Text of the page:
Why the Stock Market Keeps Plummeting


Why the Stock Market Keeps Plummeting

Faced with ubiquitous signs of global economic meltdown, investors sold stocks in force on Tuesday, dragging the broad market indexes down near the lows reached last November. The Standard & Poor’s 500 index, weighed down by financials, fell 4.56%, while the Dow Industrials sank 3.8%, falling to within a fraction of its November 2008 low. Among the hardest hit sectors were bank stocks, down 10%, oil service stocks, down 8.2%, and semiconductor stocks, which fell 6.7%. Gold Mining was among the rare winners Tuesday, with the industry group rising 2.5%.

Dragging the stock market down is a near universal acceptance that this recession is going to be longer and deeper than the consensus thought just three months ago. Late last week, for example, investment firm Credit Suisse lowered the projected operating earnings for S&P 500 companies to $58. It had been expecting $70 per share. The firm now expects overall operating earnings for the S&P 500 to fall 34% in 2009. In lowering its estimate, Credit Suisse analysts added a note of caution to the grim forecast: “We worry that while financial earnings have already seen considerable weakness, non-financial earnings have further to fall.” Faced with such pessimism, the S&P finished Tuesday’s session at 789, below the 800 ‘technical support” level that analysts feel was critical to maintaining investor confidence.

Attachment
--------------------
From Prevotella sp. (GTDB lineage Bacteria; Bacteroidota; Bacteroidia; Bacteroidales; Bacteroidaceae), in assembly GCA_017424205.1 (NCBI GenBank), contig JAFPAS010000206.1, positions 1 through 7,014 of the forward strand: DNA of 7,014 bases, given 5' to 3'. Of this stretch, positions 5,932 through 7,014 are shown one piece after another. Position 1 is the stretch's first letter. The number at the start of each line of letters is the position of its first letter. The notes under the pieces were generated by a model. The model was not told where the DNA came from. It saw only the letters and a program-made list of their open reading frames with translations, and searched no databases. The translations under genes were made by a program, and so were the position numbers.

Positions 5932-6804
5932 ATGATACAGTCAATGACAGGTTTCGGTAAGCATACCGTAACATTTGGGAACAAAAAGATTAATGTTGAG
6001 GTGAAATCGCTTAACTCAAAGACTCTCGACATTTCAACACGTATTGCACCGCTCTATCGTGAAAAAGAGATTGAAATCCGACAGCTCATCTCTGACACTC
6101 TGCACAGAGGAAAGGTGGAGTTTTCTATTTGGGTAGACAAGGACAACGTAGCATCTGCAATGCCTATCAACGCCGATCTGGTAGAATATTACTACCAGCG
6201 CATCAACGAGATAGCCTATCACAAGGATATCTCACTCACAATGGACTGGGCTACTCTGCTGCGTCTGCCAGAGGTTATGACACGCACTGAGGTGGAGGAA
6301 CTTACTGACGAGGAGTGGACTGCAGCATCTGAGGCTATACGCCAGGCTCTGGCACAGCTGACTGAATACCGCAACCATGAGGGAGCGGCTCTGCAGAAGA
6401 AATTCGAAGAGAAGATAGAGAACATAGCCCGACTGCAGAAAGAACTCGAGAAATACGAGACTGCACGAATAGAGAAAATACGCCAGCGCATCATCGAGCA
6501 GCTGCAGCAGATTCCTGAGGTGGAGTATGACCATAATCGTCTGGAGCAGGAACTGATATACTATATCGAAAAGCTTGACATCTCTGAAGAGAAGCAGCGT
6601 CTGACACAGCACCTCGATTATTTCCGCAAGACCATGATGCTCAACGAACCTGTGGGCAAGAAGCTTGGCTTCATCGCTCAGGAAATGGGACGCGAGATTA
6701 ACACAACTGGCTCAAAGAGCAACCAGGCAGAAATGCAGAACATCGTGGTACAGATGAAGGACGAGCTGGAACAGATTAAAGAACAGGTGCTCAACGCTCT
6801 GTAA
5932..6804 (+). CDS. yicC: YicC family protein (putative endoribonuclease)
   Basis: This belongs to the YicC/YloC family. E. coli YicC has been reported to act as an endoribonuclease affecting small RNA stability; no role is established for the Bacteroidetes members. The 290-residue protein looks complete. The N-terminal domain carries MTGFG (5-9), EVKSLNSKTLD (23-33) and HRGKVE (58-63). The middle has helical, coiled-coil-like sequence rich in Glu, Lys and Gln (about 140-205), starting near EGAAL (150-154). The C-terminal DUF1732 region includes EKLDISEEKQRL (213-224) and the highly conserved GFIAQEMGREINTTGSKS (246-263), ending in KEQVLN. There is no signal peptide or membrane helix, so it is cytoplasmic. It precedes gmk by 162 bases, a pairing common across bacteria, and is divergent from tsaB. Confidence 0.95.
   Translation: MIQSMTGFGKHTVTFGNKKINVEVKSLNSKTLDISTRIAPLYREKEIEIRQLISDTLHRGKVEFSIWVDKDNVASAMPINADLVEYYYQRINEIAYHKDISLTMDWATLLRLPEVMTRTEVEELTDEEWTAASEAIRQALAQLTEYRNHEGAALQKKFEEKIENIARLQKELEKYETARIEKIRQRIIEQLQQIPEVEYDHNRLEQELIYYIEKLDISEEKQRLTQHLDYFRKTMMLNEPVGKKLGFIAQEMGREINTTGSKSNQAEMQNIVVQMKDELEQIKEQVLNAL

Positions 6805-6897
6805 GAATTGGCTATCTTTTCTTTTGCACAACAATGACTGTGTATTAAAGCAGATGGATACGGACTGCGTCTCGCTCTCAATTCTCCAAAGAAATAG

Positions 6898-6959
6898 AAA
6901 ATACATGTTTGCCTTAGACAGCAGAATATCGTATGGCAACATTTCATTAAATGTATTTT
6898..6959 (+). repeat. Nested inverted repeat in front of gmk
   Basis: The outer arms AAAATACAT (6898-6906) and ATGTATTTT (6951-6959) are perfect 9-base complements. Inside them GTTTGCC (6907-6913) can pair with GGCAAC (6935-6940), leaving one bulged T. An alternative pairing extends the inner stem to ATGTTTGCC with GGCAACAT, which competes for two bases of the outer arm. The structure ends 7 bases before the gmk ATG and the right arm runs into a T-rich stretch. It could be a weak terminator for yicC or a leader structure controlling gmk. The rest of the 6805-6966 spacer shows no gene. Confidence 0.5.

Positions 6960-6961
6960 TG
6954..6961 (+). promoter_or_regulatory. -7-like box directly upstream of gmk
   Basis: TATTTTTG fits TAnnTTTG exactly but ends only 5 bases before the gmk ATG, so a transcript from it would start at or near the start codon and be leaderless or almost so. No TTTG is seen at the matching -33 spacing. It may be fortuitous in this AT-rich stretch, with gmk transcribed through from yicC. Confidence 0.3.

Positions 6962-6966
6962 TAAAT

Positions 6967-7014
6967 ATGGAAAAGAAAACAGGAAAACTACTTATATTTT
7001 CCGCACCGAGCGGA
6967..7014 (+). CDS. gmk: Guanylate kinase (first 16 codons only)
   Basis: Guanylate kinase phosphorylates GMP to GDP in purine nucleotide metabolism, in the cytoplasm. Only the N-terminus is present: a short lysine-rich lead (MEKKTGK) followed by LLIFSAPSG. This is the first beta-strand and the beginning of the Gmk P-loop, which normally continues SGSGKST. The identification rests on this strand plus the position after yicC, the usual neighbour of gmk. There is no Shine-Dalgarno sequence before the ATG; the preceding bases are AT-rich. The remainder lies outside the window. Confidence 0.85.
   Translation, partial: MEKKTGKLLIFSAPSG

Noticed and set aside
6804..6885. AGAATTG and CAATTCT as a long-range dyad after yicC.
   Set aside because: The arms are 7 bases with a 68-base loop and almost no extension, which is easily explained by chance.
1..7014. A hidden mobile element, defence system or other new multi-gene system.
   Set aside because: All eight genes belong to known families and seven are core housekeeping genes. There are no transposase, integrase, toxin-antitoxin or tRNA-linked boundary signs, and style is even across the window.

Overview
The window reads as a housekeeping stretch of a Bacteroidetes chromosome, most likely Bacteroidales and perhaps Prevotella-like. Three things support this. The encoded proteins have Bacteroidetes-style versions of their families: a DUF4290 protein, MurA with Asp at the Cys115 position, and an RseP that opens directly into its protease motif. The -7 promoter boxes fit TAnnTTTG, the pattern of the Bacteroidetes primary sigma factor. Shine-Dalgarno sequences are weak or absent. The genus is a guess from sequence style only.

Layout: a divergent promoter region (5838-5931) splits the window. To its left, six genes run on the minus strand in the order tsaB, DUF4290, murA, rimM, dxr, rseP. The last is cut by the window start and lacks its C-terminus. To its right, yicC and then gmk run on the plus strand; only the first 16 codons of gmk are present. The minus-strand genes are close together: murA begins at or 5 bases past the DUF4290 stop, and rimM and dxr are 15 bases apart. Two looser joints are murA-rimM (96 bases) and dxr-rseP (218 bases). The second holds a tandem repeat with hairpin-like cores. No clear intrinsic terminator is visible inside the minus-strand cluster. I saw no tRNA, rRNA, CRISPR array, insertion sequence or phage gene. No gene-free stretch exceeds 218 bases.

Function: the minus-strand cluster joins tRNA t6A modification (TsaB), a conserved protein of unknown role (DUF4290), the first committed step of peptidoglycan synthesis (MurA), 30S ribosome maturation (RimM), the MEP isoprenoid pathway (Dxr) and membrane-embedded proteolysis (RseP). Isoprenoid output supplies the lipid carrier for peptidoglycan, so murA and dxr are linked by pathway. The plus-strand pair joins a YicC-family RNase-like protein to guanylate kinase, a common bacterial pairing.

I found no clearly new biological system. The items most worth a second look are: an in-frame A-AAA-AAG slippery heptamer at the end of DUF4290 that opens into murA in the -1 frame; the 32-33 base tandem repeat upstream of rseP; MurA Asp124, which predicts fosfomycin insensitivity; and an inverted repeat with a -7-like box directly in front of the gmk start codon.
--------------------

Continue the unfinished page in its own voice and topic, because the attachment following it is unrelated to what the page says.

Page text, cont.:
Investor sentiment was shaken over the holiday weekend by news that Japan’s economy shrank at an annualized rate of almost 13% in the latest quarter. Economic news from virtually every corner of the world is reinforcing the notion that this economic storm knows no bounds, and may be gaining fury.
That perception is leading investors to take cover, even in the face of hopeful news. Indeed, as the market sank on Tuesday, President Obama not only signed the $787 billion stimulus into law, but added that there could be yet another stimulus package if needed. Moreover, recent reports from the credit markets indicate that the great credit freeze may finally be starting to thaw. Morgan Stanley says that its analysts are seeing an improved credit landscape in most of the industries they track. “With the exception of utilities, a clear majority of firms in every other sector reported that credit availability had either remained the same or become easier over the past three months,” Morgan Stanley’s February 17 report notes.

It is likely that investors will be reluctant to bet on nascent signs of improving credit so long as the housing market remains in turmoil. On Wednesday morning President Obama and Treasury Secretary Timothy Geithner will appear at a high school in Arizona to unveil their new plan to stem the tide of housing foreclosures. The financial community’s response to that plan will likely be writ large in the stock market averages by late morning.

See pictures of the global financial crisis.

See who’s to blame for the current financial crisis.

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